• Sorry to bother again. There still seem to be dublicates left g = tetGraph[SiPyramid[2, {1, 1, 1}]]; Graph[g, VertexLabels -> "Name", VertexLabelStyle -> Directive[Red, Italic, 30]] HighlightGraph[g, 18]. Like at iteration 2 - node 18/19 and 21/22 are overlapping. Commented Jul 26, 2016 at 23:49
• Yes, but the thing is, they are not really duplicates, they are just extra nodes that have identical locations. If you delete one it also looses its edge. Commented Jul 27, 2016 at 2:34
• @JasonB The Round is a vast improvement +1. I'm certain it's not as robust as a clustering approach but certainly very simple and likely to work in many cases. Commented Jul 27, 2016 at 14:06

Here's my take. The idea is similar to Mark's, except that I use ClusteringComponents[] to identify duplicate vertices, and VertexContract[] to merge those vertices together:

tetpts = N[PolyhedronData["Tetrahedron", "VertexCoordinates"], 20];
tet = Tetrahedron[tetpts];
tr = TranslationTransform /@ (tetpts/2);
makeEdge = Function @@ {MeshCells[BoundaryDiscretizeRegion[tet], 1] /.
Line[l_] :> UndirectedEdge @@ Map[Slot, l]};

With[{n = 4},
tx = Flatten[Nest[# /. Tetrahedron[pts_] :> Map[Tetrahedron[#[pts/2]] &, tr] &,
tet, n]];
vc = Flatten[First /@ tx, 1]; idx = Range[4^(n + 1)];
gt = Graph3D[idx, Flatten[makeEdge @@@ Partition[idx, 4]], VertexCoordinates -> vc];
cl = ClusteringComponents[vc, 2 (4^n + 1), 1, Method -> "KMeans"];
gt = Fold[VertexContract, gt, Cases[GatherBy[idx, cl[[#]] &], {_, _}]];
gt = Graph3D[VertexList[gt], EdgeList[gt],
VertexCoordinates -> vc[[VertexList[gt]]], VertexSize -> Small]]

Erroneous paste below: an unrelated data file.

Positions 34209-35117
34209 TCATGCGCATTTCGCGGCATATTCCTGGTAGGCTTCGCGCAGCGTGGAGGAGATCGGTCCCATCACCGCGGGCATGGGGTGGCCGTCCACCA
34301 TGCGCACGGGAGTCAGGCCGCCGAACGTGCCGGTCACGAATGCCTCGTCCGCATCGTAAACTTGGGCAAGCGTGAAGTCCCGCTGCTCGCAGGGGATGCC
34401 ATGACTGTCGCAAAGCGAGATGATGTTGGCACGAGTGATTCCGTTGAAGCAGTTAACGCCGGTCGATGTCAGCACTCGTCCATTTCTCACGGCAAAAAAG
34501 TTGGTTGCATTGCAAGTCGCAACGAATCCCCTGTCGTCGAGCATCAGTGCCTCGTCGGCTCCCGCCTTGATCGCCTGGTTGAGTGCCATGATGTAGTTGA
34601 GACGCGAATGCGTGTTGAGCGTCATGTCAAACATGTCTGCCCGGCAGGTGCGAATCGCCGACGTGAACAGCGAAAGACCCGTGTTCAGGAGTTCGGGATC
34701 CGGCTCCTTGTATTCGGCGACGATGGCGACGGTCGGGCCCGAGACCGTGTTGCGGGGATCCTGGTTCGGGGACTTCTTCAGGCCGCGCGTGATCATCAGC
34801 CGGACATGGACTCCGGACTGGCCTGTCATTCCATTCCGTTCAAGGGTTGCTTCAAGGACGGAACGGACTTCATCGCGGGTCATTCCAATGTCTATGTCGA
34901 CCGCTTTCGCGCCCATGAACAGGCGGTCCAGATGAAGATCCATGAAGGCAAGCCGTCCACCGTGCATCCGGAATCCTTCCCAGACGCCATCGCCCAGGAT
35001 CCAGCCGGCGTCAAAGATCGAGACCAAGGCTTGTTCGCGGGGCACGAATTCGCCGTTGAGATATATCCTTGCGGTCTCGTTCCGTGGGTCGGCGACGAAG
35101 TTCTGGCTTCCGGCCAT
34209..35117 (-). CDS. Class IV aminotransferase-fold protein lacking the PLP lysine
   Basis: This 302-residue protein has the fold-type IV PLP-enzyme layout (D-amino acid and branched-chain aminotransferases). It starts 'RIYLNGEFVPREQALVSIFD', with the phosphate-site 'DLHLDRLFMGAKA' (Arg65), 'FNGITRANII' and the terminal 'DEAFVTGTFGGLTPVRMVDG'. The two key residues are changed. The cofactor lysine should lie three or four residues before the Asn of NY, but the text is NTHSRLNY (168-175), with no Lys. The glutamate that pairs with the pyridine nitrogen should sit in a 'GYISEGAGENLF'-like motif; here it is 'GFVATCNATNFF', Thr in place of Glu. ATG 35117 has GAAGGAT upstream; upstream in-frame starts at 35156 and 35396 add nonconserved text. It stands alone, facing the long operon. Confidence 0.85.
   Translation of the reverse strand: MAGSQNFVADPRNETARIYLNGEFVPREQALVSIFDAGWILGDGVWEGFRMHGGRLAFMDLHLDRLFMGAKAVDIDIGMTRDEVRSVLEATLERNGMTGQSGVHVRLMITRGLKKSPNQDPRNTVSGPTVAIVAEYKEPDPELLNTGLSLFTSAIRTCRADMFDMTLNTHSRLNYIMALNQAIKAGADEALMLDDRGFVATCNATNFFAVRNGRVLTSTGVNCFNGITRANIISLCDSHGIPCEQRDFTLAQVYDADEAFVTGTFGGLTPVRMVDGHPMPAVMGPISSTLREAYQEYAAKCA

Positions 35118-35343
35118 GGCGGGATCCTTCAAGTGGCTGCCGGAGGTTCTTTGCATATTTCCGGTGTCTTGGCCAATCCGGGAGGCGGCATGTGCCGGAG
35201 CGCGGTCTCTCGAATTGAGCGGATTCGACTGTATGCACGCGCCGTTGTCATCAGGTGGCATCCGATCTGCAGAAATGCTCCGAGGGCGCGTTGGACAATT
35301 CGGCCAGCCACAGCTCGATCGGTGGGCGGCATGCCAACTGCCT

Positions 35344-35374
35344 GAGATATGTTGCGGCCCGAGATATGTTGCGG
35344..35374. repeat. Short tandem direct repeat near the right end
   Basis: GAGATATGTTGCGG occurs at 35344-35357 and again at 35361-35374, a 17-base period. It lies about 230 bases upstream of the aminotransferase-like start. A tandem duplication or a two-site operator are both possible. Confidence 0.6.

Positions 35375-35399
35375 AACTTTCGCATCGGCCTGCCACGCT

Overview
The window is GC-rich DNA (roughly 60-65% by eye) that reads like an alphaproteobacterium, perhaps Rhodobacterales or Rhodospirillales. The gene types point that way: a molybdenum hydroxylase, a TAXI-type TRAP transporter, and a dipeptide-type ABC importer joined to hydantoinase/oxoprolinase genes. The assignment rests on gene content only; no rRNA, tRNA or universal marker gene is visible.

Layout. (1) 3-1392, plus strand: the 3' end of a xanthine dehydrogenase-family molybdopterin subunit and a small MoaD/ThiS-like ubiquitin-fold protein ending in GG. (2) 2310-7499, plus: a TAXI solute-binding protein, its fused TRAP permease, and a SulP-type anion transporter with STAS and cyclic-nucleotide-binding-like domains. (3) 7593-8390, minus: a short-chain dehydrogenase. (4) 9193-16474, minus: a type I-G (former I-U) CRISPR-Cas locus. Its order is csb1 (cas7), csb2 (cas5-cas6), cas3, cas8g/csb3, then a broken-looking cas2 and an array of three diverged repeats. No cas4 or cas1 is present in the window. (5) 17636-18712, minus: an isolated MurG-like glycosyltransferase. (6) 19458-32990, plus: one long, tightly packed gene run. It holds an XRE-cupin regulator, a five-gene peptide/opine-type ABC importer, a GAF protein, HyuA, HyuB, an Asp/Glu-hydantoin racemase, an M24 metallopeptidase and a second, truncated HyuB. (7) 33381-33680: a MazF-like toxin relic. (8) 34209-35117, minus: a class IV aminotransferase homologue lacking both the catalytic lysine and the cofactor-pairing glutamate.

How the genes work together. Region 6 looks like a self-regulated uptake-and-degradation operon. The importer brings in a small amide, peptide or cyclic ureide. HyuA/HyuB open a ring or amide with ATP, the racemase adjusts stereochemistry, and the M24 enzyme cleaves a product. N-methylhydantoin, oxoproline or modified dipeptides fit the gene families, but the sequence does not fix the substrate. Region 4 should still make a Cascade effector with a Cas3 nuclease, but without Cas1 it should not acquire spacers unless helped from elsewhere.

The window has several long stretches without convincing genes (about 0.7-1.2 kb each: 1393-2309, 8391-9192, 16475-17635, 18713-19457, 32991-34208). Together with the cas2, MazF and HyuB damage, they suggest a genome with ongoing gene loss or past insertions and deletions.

• Nice! I originally wrote my function for V5, so ClusteringComponents wasn't around then. Commented Jul 27, 2016 at 16:07
• @Mark, I know; that's why I wanted to see if the current built-ins can now be used to make the code shorter. :) Commented Jul 27, 2016 at 16:16
• Nice Solution, the vertex names are a little random tho Commented Jul 27, 2016 at 17:38
• @FEARxxx. that's the weak point, yes. Relabeling should not take too much additional effort. Commented Jul 27, 2016 at 17:40

Update: Using MeshCells and Meshcoordinates with SierpinskiMesh (Thanks: @halmir):

sm = SierpinskiMesh[2, 3];
vertices = Range[MeshCellCount[sm, 0]];
edges = UndirectedEdge @@@ MeshCells[sm, 1][[All, 1]];
vcoords = MeshCoordinates[sm];

Graph3D[vertices, edges, VertexCoordinates -> vcoords,
VertexStyle -> Red,  VertexSize -> Medium, EdgeShapeFunction -> (Tube[#,.01] &)]


Original post:

sm = SierpinskiMesh[2, 3,
MeshCellShapeFunction -> {1 -> (Tube[#1, .01] &), 0->({Red,Sphere[#,.02]}&)},
MeshCellStyle -> {{3, All}->Opacity[0],{2,All}->Opacity[0]}]


edges = Cases[Show[sm], Tube[x_, _] :> (UndirectedEdge @@@ x), Infinity][[1]];
vcoords = Show[sm][[1, 1]];
vertices = Range[Length@vcoords];

Graph3D[vertices, edges, VertexCoordinates -> vcoords]


• or Graph3D[Range[MeshCellCount[sm, 0]], UndirectedEdge @@@ MeshCells[sm, 1][[All, 1]], VertexCoordinates -> MeshCoordinates[sm]] Commented May 21, 2017 at 2:01
• Thank you @halmir. Updated the post with your suggestion.
– kglr
Commented May 21, 2017 at 13:03

IGraph/M has a convenience function for converting meshes to graphs while preserving vertex coordinates. It's as simple to use as

IGMeshGraph@SierpinskiMesh[2, 3]


The result is a weighted graph where graph edge weights correspond to mesh edge lengths. If you don't want weights, use

IGMeshGraph[SierpinskiMesh[2, 3], EdgeWeight -> None]


In version 12.1, one can now directly apply the new function MeshConnectivityGraph[] on SierpinskiMesh[]:

MeshConnectivityGraph[SierpinskiMesh[5, 3], PlotTheme -> "LargeNetworkDefault"]
`